The aim of this PhD program is to accelerate the translation of discoveries into a mode of delivery that will benefit human health. The proposed translational research program will train, at the European level, novel hybrid researchers that will be able to rapidly translate scientific advances to the patient’s advantage. Building such international translational highways requires innovative educational models and career paths, with the aim of providing cross-disciplinary training for PhDs and MDs with potential bench-to-bedside round trips.
In the last decade, spectacular progress in basic technology has revolutionized our knowledge of molecular details of fundamental biological processes. This has been promoted by human genome and transcriptome sequencing, the characterization of the human proteomic map, the development of system biology, a deeper knowledge of stem cells, and the advancements in nanomedicine. Technology, together with new knowledge, now allows to develop in vivo (genetically modified mice) and in vitro (iPSC reprogrammed cells) models of human disease, to transfer genes for therapeutic purposes, to deliver anticancer or other therapeutic molecules to defined targets, to affect cell subsets involved in immune reactions. In an additional and important development, the ability to relate, by powerful statistical methods, individual genetic variation to disease susceptibility, has introduced a new perspective for diagnosis and possibly therapy of complex common diseases (environmentally and/or genetically determined), leading to the proposal of more and more “personalized” therapeutic treatments. In this context a major concern and potential bottleneck is the availability of well trained staff who understand the scientific data generated and are capable of translating this knowledge to successfully incorporate research-based evidence into clinical practice.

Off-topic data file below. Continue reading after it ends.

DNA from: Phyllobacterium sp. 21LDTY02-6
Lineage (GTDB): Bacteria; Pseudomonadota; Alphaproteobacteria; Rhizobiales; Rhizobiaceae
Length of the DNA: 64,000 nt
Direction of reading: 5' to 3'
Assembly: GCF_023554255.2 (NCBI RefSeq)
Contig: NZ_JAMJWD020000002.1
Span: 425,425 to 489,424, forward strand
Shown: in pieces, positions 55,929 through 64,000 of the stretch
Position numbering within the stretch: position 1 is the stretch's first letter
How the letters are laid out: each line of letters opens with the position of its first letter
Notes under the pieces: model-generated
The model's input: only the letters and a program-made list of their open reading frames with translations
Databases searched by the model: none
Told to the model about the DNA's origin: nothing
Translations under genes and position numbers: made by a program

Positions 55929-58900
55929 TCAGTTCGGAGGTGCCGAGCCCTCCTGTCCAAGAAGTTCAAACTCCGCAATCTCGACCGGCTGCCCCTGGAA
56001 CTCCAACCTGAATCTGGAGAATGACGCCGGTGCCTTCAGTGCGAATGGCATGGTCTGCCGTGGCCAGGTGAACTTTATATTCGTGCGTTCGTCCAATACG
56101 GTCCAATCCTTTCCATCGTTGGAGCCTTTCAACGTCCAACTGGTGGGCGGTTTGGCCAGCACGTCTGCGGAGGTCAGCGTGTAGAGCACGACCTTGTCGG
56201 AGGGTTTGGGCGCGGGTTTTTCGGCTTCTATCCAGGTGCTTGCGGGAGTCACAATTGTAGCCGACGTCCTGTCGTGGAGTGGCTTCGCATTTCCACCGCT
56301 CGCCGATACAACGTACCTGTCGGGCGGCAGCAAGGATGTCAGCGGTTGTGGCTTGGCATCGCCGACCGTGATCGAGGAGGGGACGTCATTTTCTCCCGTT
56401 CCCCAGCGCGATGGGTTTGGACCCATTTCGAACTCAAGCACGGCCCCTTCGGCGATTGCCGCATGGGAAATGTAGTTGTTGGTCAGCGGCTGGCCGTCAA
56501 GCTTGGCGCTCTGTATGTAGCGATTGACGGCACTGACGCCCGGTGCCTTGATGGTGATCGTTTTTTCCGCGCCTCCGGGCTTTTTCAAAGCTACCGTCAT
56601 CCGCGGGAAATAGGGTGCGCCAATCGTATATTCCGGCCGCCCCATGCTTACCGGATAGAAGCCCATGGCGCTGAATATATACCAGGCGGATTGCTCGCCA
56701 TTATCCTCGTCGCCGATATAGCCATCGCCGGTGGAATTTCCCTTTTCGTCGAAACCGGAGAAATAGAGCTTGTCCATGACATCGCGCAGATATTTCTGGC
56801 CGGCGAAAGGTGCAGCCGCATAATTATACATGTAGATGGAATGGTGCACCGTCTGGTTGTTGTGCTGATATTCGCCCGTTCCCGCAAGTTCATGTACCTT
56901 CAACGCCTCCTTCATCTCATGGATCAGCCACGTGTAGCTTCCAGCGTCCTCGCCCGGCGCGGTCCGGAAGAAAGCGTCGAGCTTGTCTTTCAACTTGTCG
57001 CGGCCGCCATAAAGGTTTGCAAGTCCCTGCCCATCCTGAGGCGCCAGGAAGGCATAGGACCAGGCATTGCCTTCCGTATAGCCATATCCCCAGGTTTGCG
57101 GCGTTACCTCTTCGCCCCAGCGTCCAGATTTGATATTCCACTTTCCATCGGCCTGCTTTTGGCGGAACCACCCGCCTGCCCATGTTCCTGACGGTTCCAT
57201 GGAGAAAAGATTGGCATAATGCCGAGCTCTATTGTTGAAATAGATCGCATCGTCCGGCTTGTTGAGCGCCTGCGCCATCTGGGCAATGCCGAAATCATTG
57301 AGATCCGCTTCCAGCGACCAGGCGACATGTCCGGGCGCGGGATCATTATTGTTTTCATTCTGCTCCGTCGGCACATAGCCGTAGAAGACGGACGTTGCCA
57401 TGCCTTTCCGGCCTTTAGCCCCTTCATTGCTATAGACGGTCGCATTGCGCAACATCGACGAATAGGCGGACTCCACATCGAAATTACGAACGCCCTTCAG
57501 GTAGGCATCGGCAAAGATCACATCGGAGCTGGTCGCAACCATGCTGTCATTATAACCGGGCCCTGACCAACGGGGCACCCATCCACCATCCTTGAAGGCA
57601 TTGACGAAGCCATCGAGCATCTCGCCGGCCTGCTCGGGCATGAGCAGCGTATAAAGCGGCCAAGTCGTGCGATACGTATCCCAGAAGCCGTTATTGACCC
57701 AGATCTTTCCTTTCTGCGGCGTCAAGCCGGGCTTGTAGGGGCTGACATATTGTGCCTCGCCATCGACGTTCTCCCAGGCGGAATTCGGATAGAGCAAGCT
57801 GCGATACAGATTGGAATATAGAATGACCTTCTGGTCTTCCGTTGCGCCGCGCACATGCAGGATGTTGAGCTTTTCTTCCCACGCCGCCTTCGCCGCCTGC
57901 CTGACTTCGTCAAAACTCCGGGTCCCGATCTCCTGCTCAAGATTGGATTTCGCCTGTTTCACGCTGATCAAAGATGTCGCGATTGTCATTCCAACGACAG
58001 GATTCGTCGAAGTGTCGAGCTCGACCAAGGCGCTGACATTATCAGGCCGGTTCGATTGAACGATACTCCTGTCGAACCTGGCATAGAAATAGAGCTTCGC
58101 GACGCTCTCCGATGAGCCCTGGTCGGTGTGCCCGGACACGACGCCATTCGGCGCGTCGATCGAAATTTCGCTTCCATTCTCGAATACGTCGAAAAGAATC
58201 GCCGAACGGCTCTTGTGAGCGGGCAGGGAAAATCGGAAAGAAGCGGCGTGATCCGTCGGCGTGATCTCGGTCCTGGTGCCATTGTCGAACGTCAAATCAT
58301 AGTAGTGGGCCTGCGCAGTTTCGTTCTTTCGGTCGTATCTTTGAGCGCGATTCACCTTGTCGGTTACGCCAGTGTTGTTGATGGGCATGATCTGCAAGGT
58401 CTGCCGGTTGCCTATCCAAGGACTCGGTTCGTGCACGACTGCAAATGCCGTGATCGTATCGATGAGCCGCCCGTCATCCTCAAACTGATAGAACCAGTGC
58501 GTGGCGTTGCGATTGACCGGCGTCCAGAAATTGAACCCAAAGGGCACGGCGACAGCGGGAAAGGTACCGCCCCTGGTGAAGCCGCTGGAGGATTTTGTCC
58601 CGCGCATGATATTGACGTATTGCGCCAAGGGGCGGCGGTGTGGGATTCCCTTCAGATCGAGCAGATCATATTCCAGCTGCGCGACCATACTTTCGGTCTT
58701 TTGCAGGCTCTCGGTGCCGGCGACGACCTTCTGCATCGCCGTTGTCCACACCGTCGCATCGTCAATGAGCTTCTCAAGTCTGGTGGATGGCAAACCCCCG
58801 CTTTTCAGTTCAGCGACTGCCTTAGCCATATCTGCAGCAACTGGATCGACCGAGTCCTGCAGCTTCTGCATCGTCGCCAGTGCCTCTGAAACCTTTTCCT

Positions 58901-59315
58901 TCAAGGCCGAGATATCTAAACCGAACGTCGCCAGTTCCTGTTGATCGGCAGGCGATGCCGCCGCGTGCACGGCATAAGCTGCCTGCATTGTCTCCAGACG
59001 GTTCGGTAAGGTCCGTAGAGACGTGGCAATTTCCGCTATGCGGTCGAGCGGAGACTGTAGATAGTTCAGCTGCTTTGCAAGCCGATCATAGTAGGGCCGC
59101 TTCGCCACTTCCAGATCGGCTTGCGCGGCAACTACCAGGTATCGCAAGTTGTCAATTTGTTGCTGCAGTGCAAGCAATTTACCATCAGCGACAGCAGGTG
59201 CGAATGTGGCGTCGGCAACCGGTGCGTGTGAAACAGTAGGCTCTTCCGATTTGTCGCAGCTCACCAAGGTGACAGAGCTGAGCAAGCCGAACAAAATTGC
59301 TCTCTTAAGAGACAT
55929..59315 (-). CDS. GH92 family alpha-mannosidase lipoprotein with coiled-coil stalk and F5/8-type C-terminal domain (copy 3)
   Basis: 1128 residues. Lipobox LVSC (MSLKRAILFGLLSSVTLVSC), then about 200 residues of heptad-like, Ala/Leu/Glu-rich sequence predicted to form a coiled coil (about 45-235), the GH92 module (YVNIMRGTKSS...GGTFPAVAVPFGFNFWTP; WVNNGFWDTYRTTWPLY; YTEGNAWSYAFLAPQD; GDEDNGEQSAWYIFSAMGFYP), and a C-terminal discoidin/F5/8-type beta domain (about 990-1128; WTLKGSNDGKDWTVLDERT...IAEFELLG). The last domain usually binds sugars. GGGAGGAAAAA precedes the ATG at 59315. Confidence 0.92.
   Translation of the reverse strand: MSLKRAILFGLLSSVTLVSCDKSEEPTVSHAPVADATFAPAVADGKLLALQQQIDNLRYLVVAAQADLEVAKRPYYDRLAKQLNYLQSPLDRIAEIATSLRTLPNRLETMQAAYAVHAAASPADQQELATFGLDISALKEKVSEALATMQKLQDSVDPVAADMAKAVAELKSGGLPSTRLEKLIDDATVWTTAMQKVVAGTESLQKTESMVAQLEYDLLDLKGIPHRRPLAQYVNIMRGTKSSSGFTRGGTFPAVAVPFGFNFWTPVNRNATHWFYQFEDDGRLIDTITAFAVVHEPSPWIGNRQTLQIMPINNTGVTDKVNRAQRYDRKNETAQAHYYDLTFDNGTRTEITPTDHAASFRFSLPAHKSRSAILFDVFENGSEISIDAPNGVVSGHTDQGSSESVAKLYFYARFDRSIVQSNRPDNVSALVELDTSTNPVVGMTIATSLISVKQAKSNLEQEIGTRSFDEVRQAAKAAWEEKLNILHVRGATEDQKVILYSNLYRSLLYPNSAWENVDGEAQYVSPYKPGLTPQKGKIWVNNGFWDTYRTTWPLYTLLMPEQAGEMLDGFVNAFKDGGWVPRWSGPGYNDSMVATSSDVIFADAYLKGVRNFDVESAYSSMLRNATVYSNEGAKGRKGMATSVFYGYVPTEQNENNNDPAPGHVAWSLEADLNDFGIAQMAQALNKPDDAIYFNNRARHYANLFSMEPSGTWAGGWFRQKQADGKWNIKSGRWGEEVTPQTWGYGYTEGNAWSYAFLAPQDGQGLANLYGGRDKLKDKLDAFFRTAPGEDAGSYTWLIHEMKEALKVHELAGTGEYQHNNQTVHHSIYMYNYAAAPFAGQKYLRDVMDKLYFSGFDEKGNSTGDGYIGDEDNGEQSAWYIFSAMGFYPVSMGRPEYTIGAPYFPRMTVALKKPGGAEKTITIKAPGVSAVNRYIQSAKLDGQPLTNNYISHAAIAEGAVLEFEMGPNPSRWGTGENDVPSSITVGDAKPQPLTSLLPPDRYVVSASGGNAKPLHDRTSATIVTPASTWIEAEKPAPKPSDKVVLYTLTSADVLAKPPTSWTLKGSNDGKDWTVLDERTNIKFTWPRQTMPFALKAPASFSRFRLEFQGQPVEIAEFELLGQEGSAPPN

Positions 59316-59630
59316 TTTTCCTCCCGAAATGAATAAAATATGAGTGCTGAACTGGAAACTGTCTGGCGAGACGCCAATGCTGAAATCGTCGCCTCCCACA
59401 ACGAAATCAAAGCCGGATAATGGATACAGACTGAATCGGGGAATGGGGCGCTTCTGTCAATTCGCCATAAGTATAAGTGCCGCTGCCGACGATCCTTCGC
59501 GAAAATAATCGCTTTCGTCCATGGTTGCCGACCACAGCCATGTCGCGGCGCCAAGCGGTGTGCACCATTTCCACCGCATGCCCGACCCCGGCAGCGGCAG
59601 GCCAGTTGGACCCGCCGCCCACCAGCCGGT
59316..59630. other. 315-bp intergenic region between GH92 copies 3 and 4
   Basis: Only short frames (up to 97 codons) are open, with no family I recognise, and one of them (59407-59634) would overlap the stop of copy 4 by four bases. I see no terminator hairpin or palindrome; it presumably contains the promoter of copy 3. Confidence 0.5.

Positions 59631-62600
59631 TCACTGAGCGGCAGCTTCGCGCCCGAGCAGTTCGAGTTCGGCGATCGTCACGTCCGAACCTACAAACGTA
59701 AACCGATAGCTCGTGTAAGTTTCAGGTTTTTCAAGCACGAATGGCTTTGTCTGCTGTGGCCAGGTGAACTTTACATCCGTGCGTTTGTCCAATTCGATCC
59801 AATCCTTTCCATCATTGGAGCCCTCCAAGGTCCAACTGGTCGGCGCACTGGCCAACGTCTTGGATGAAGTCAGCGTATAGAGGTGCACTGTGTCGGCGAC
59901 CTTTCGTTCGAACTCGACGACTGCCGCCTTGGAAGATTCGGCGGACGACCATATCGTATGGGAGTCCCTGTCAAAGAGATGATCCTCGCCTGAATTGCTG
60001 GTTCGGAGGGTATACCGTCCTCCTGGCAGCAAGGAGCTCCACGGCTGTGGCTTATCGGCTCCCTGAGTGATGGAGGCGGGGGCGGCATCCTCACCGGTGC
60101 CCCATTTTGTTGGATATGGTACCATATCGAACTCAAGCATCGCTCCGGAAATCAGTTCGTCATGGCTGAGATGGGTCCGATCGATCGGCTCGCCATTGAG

The structure and programs of the PhD Course in Translational and Molecular Medicine (DIMET) takes into account the multidisciplinary nature of modern Biology and Medicine, and the need to familiarize biologists with medical problems and physicians with basic biology. Thus, the research activity at DIMET may start either from medical problems which may be dealt with by new biological developments, or from basic studies and discoveries which may, in principle, be applied to medicine. The approximately equal participation of clinicians and basic investigators (including experts in chemistry, statistics, etc), and the organization of common seminars and teaching activities for all of the students (and teaching faculty) ensures that fruitful interactions between the two components will develop.
Hence, as indicated in the cartoon summarizing DIMET activities, research and teaching programs will develop from strong interactions between a fundamental broad area of “Cellular and Molecular Mechanisms” providing expertise in many areas of biological investigation, and more specialized areas, such as “Neuroscience and Neuromuscular Disorders", “Oncology and Haematology Disorders”, “ Immunological and Infective Disorders” and “Cardiovascular and Pulmonary Disorders”. At a higher level, the translation of knowledge will be implemented into therapeutical and diagnostic programs, within other broad areas called “Clinical and Regenerative Medicine” and “Technological Platforms, Nanomedicine and Diagnosis”. Therefore, the proposed PhD program will foster advanced genomics, proteomics, cellular and instrumental biotechnology and their applications to experimental medicine, contributing to forward its translational medicine applications to human diseases.